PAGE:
You can watch an entire 3-hour long special HERE.
One of my favorite Japanese children’s books is also called “Hajimete No Otsukai“. I think the book might have inspired the TV show.
I’d love to know about your “first otsukai” experience, if the country you live in is safe enough for kids to run errands by themselves, or any other thoughts you may have!
It has been a few months since we signed up for TV Japan (cable TV channel). It has been worth the investment for us. I do wish there were more shows available for school-aged children (most of the kids’ shows are geared toward toddlers) but I feel that replacing most of our TV time with Japanese instead of English shows has helped my children speak more Japanese at home. My kids’ (ages 3 and 5) favorite shows are Pitagora Switch, Design Ah, and Kid’s Discovery.
image by NTV
Our newest obsession is a show called Shimura Zoo (天才！志村どうぶつ園）by Nippon Television Network. It is a great show for all ages! The show is about celebrities taking care of adorable baby animals. I like that there’s lots of subtitles so we can practice reading Japanese too :). A lot of the episodes are available on YouTube for those of you who are not subscribed to TV Japan.
The only downside of this show is that my children now beg me to buy a pet every day…
Ashida Mana-ちゃん is the sweetest, cutest 8-year old girl. She has starred in TV shows, movies, and music videos in Japan. Little girls love her, including my daughter. Learning the lyrics to her songs might be one way to build Japanese fluency :).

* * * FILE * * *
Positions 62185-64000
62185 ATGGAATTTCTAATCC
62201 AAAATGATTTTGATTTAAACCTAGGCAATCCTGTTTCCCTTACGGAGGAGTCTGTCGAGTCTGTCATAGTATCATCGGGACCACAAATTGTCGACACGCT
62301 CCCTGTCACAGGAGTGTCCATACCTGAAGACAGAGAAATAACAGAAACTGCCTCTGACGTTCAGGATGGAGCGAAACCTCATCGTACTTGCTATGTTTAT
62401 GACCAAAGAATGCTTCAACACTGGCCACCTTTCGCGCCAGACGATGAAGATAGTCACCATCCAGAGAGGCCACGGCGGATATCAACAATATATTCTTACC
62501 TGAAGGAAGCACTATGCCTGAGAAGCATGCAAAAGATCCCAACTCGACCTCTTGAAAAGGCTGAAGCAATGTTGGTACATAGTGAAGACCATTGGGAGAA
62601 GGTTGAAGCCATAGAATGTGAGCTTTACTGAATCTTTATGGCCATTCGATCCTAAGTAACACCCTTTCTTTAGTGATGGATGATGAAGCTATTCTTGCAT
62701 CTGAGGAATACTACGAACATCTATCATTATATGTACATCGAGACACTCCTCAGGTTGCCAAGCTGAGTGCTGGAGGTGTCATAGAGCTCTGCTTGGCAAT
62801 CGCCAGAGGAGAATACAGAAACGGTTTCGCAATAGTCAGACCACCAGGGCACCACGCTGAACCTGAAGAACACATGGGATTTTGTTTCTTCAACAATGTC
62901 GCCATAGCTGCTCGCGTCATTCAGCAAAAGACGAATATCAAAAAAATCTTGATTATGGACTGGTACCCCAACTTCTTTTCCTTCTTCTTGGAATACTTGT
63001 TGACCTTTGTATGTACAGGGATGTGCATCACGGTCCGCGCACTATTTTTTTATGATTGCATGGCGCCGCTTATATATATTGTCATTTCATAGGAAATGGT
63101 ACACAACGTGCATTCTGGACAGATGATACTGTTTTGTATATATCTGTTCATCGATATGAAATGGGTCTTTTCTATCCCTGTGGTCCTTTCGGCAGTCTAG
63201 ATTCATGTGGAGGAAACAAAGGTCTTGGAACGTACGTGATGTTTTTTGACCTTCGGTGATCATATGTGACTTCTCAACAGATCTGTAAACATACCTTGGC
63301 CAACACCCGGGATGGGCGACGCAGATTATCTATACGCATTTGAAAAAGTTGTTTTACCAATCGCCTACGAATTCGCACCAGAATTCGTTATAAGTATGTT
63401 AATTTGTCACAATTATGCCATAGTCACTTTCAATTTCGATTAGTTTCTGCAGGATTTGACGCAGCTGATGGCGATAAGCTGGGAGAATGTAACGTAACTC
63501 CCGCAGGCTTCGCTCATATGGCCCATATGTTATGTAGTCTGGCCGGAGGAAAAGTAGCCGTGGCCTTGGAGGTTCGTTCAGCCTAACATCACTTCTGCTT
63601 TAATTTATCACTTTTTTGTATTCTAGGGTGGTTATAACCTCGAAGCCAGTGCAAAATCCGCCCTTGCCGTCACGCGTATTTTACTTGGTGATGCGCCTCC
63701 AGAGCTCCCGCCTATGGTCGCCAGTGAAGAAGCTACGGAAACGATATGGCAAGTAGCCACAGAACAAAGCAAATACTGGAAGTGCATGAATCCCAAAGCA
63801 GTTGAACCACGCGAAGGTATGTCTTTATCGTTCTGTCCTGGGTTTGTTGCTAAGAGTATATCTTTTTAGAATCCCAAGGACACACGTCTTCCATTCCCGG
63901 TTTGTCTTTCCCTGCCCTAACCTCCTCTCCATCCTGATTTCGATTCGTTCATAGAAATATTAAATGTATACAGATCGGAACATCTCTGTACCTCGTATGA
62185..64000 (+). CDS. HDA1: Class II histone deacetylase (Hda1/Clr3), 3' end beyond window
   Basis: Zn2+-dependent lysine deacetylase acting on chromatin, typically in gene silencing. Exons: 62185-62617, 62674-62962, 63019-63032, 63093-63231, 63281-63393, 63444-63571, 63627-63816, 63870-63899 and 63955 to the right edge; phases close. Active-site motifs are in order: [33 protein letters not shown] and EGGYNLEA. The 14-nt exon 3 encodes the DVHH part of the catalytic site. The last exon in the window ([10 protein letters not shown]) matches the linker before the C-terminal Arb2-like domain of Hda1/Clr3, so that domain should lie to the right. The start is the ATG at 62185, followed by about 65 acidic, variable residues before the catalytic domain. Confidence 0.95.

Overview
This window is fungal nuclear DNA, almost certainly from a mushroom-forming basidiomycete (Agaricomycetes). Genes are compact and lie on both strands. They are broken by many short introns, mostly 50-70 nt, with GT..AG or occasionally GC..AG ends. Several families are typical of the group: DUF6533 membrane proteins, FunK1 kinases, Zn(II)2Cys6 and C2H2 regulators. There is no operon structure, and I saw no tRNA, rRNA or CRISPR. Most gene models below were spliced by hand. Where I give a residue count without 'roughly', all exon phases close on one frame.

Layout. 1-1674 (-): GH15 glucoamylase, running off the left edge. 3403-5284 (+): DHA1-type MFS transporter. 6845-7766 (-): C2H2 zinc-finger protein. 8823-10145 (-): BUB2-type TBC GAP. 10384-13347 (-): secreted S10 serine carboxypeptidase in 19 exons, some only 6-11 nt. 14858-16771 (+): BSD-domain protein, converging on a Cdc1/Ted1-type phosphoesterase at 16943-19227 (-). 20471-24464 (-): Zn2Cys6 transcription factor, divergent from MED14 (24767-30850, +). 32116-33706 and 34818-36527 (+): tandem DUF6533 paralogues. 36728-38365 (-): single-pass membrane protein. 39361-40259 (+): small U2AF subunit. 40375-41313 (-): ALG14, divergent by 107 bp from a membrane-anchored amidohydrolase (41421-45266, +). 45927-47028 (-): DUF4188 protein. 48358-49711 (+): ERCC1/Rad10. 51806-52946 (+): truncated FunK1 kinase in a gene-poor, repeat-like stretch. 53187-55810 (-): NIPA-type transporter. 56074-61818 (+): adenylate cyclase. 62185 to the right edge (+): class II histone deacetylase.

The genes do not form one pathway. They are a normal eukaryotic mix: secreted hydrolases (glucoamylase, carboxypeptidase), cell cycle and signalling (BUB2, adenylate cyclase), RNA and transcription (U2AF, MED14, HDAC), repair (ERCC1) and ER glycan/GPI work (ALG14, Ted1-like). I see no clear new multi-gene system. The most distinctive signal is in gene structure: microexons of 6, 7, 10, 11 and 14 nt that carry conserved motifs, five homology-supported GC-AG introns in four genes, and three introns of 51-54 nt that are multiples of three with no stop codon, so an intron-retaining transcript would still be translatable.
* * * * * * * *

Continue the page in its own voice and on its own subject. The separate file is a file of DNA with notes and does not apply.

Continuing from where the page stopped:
Here’s some of our favorite songs:
And of course, the most famous “Maru Maru Mori Mori” song (click to view). Do your kids listen to any Japanese singers? Who do you recommend?
We were inspired by a segment of Pitagora Switch/ピタゴラスイッチ (Japanese children’s TV show) called “こんなことできません” (translation: “You can’t do this”). Basically, you think of something that humans normally wouldn’t be able to do, and use stop-motion video to make the impossible happen! Our camerawork isn’t great but my 5-year old daughter and I had fun making it. You can see other examples on the show’s website. If you make your own video, please share with us!
Here are some videos made by other YouTube users:
This morning we spent our TV time watching a Japanese show called “シャキーン！(Shakiin)” via YouTube. It is a 7am show designed for elementary-aged children to help wake their brains up in the morning. It has been entertaining and educational for me as well. Here’s the description of the show by NHK: